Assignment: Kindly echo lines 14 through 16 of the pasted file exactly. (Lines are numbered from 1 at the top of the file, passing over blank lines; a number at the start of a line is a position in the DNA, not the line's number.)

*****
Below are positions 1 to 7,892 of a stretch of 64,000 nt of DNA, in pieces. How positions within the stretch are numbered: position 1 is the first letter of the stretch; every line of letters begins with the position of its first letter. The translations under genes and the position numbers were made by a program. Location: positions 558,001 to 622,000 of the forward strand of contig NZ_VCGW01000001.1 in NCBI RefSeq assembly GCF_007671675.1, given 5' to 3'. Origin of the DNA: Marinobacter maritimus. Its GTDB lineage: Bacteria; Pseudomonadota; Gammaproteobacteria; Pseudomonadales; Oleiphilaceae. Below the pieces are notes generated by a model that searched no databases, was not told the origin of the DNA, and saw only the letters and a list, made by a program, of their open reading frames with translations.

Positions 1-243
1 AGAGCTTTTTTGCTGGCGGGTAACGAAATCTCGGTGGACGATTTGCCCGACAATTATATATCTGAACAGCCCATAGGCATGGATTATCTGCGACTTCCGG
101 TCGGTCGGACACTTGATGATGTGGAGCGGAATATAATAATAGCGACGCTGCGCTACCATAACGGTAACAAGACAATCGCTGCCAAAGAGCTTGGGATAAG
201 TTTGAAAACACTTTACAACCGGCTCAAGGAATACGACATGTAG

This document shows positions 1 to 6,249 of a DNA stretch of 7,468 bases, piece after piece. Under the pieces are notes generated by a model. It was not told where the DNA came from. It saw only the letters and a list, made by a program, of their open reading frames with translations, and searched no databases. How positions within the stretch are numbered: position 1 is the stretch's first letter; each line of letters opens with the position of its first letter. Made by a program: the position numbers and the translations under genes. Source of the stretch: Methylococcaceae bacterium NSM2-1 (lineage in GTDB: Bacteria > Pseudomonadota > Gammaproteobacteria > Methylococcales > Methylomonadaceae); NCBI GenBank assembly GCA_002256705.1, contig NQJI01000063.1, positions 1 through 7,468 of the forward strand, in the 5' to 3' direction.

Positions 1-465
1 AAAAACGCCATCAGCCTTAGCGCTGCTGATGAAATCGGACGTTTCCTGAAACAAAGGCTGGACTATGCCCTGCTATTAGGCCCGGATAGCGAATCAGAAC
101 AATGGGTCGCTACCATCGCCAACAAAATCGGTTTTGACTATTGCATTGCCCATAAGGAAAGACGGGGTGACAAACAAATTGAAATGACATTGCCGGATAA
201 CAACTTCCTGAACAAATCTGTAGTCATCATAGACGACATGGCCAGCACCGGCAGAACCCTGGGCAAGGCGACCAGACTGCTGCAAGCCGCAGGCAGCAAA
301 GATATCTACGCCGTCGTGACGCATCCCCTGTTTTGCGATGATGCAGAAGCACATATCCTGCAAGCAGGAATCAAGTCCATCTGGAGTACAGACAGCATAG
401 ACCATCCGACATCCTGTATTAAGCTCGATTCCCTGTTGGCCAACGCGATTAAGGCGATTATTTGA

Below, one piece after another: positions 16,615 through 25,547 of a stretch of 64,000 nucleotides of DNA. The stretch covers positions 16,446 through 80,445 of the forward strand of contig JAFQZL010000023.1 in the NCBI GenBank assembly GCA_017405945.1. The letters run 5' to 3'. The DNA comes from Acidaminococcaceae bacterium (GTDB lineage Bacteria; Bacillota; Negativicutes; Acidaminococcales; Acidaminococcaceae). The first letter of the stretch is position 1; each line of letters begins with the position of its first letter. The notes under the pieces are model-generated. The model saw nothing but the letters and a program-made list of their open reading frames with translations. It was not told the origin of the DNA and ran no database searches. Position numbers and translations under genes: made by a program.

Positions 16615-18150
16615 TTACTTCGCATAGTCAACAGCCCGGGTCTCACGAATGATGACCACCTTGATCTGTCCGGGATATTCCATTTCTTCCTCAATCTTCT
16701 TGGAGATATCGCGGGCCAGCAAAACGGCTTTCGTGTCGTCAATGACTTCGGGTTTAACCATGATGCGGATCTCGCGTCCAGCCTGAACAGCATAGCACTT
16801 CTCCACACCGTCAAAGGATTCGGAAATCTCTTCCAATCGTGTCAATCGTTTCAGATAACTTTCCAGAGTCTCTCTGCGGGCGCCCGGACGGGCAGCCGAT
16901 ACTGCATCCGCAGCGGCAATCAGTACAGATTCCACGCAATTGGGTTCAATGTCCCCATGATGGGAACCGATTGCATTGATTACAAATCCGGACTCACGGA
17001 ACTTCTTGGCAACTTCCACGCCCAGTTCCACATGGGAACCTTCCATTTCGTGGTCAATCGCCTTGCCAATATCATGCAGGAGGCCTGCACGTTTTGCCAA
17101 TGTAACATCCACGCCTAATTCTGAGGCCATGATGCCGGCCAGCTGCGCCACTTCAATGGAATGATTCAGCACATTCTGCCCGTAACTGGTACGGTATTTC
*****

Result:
Positions 16615-18150
16615 TTACTTCGCATAGTCAACAGCCCGGGTCTCACGAATGATGACCACCTTGATCTGTCCGGGATATTCCATTTCTTCCTCAATCTTCT
16701 TGGAGATATCGCGGGCCAGCAAAACGGCTTTCGTGTCGTCAATGACTTCGGGTTTAACCATGATGCGGATCTCGCGTCCAGCCTGAACAGCATAGCACTT